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UIUC ECE 307 - Review of Combinatorial Analysis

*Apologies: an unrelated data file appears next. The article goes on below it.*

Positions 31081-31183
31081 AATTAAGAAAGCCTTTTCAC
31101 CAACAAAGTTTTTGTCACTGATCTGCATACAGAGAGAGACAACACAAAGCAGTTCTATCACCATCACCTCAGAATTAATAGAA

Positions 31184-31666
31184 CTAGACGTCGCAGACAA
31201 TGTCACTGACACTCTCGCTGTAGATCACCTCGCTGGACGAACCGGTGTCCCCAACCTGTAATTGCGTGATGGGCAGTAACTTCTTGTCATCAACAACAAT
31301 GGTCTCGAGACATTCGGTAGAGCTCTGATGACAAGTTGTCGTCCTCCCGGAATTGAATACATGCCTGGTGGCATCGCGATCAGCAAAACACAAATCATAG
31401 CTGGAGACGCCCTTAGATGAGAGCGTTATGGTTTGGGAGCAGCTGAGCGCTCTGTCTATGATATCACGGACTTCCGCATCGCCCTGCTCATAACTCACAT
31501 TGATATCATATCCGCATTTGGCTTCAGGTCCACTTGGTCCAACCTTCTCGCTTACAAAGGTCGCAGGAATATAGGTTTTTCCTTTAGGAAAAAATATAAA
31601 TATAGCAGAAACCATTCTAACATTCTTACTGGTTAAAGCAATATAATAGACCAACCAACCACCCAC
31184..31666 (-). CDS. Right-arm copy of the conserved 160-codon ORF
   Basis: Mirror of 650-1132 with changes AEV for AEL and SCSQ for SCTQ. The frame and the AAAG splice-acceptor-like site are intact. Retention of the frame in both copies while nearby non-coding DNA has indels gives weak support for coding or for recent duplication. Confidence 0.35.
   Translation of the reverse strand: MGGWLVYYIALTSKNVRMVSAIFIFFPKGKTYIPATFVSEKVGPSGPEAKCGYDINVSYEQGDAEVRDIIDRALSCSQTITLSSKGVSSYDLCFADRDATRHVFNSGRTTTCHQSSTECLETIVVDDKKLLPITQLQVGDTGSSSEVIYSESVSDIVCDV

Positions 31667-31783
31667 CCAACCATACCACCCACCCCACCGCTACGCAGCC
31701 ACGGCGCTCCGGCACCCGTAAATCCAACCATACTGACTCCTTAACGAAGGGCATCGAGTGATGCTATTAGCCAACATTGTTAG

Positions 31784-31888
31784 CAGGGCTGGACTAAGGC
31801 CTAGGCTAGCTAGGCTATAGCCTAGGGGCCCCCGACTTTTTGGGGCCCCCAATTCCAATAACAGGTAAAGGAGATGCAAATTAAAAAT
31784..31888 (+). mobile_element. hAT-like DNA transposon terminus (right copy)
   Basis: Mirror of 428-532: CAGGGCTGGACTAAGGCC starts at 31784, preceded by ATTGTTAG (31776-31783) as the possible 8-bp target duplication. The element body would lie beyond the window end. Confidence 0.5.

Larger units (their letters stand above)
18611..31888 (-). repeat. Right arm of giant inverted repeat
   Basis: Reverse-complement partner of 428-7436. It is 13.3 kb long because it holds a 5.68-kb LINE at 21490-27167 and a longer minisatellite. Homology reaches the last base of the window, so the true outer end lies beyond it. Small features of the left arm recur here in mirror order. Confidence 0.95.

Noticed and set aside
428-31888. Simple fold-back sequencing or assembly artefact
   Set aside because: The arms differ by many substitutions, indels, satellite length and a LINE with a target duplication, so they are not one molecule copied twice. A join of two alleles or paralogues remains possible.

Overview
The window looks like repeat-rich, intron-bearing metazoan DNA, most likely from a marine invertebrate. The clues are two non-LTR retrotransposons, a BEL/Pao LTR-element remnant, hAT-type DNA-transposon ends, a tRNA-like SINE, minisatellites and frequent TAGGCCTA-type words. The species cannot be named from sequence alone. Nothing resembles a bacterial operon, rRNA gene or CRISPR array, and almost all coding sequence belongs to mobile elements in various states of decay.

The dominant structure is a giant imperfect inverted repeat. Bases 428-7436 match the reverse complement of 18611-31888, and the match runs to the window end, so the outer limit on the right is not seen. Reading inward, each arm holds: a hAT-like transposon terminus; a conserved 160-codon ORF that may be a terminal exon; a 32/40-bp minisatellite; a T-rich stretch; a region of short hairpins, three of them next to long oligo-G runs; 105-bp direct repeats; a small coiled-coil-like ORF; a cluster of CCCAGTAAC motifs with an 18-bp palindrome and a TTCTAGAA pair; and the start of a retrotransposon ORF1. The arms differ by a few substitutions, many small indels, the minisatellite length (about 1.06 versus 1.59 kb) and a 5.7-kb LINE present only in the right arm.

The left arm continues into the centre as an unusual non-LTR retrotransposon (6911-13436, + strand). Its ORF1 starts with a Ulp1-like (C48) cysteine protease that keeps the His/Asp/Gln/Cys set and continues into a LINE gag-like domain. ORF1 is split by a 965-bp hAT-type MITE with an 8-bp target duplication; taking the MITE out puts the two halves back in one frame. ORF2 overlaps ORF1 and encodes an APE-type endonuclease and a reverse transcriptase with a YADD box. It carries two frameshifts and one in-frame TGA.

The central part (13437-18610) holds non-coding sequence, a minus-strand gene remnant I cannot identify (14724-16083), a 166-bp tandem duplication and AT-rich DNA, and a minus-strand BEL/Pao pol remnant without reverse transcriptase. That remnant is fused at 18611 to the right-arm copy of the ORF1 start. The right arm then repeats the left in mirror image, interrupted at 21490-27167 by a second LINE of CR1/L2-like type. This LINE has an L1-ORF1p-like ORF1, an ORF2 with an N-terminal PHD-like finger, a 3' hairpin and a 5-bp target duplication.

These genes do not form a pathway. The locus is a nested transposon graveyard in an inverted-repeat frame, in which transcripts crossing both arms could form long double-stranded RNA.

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ECE 307 – Techniques for Engineering Decisions Lecture 9. Review of Combinatorial AnalysisCOMBINATORIAL ANALYSISBASIC PRINCIPLE OF COUNTINGBASIC PRINCIPLE OF COUNTINGEXAMPLE 1: PAIR FORMATIONGENERALIZED VERSION OF THE BASIC PRINCIPLE GENERALIZED VERSION OF THE BASIC PRINCIPLEEXAMPLE 2: SUBCOMMITTEE CHOICES EXAMPLE 3: LICENSE PLATE EXAMPLE 4: n POINTSPERMUTATIONSPERMUTATIONS EXAMPLE 5: BASEBALLEXAMPLE 6: CLASSROOMEXAMPLE 7: BOOKSEXAMPLE 8: BOOKS EXAMPLE 9: PEPPEREXAMPLE 9: PEPPERGENERAL STATEMENTEXAMPLE 9: COLORED BALLSCOMBINATIONSCOMBINATIONSGENERAL STATEMENT ON COMBINATIONSBINOMIAL COEFFICIENTSEXAMPLE 10: COMMITTEE SELECTIONEXAMPLE 11: GROUP FORMATIONGENERAL COMBINATORIAL IDENTITYMULTINOMIAL COEFFICIENTSMULTINOMIAL COEFFICIENTSMULTINOMIAL COEFFICIENTSMULTINOMIAL COEFFICIENTSEXAMPLE 12: POLICEEXAMPLE 13: TEAM FORMATIONEXAMPLE 13: TEAM FORMATIONEXAMPLE 14: TEA PARTY© 2006 – 2021 George Gross, University of Illinois at Urbana-Champaign, All Rights Reserved. 1ECE 307 – Techniques for Engineering DecisionsLecture 9. Review of Combinatorial AnalysisGeorge GrossDepartment of Electrical and Computer EngineeringUniversity of Illinois at Urbana-Champaign© 2006 – 2021 George Gross, University of Illinois at Urbana-Champaign, All Rights Reserved. 2 Many problems in probability theory may be solved by simply counting the number of ways a certain event may occur We review some basic aspects of combinatorial analysis combinations permutationsCOMBINATORIAL ANALYSIS© 2006 – 2021 George Gross, University of Illinois at Urbana-Champaign, All Rights Reserved. 3BASIC PRINCIPLE OF COUNTING Suppose that two experiments are to be performed:  experiment 1 may result in any one of the mpossible outcomes for each outcome of experiment 1, there exist n possible outcomes of experiment 2 Therefore, there are mn possible outcomes of the two experiments© 2006 – 2021 George Gross, University of Illinois at Urbana-Champaign, All Rights Reserved. 4BASIC PRINCIPLE OF COUNTING The basic approach to prove this statement is via exhaustive enumeration: the set of outcomes for the two experiments is listed as:(1, 1), (1, 2), (1, 3), (1, n) ;(2, 1), (2, 2), (2, 3), (2, n) ;(m, 1), (m, 2), (m, 3), (m, n) with (i , j) denoting outcome i in experiment 1and outcome j in experiment 2© 2006 – 2021 George Gross, University of Illinois at Urbana-Champaign, All Rights Reserved. 5EXAMPLE 1: PAIR FORMATION We need to form pairs of 1 boy and 1 girl by choosing from a group of 7 boys and 9 girls There exist a total of (7)(9) = 63 possible pairs since there are 7 ways to pick a boy and 9 ways to pick a girl© 2006 – 2021 George Gross, University of Illinois at Urbana-Champaign, All Rights Reserved. 6GENERALIZED VERSION OF THE BASIC PRINCIPLE  For r experiments with the first experiment having n1possible outcomes; for every outcome of the first experiment, there are n2possible outcomes for the second experiment, and so on1222. . . . . . .. . . . . . .. . . . . . .21n1...© 2006 – 2021 George Gross, University of Illinois at Urbana-Champaign, All Rights Reserved. 7 There arepossible outcomes for all the r experiments, i.e.,there are possible branches in the illustration – high dimensionality even for a moderately small number r of experimentsGENERALIZED VERSION OF THE BASIC PRINCIPLE1231...ririn nnn n==⋅⋅⋅⋅Π 1riin=Π© 2006 – 2021 George Gross, University of Illinois at Urbana-Champaign, All Rights Reserved. 8EXAMPLE 2: SUBCOMMITTEE CHOICES The executive committee of an Engineering Open House function consists of: 3 first year students 4 sophomores 5 juniors 2 seniors We need to form a subcommittee of 4 with each year represented:3 4 5 2 120⋅⋅⋅= different sub -committees are possible© 2006 – 2021 George Gross, University of Illinois at Urbana-Champaign, All Rights Reserved. 9EXAMPLE 3: LICENSE PLATE We consider possible combinations for a six-place license plate with the first three places consisting of letters and the last three places of numbers Number of combinations with repeats allowed is(26) (26) (26) (10) (10) (10) = 17,576,000 Combination number if no repetition allowed is(26) (25) (24) (10) (9) (8) = 11,232,000© 2006 – 2021 George Gross, University of Illinois at Urbana-Champaign, All Rights Reserved. 10EXAMPLE 4: n POINTS Consider n points at which we evaluate the function Therefore, there are 2npossible function values( ) { ,1 } , 1,2, ... ,fi 0 i n∈=© 2006 – 2021 George Gross, University of Illinois at Urbana-Champaign, All Rights Reserved. 11PERMUTATIONS A set of 3 objects { A, B, C } may be arranged in 6different ways:  Each arrangement is called a permutation The total number of permutations is derived from the basic principle: there are 3 ways to pick the first element there are 2 ways to pick the second element there is 1 way to pick the third elementBCA ABC CBABAC ACB CAB© 2006 – 2021 George Gross, University of Illinois at Urbana-Champaign, All Rights Reserved. 12PERMUTATIONS Therefore, there are = 6 ways to arrange the 3 elements In general, a set of n objects can be arranged into n! = n ( n – 1 ) ( n – 2 ) . . . 1different permutations321 6⋅⋅ =n nn n! ( 1)( 2) ... 1=−−© 2006 – 2021 George Gross, University of Illinois at Urbana-Champaign, All Rights Reserved. 13EXAMPLE 5: BASEBALL Number of possible batting orders for a baseball team with nine members is9! = 362,880 Suppose that the team, however, has altogether 12 members; the number of possible batting orders is the product of the number of team formations and the number of permutations is9! 362,880=© 2006 – 2021 George Gross, University of Illinois at Urbana-Champaign, All Rights Reserved. 14EXAMPLE 6: CLASSROOM A class with 6 boys and 4 girls is ranked in terms of weight; assume


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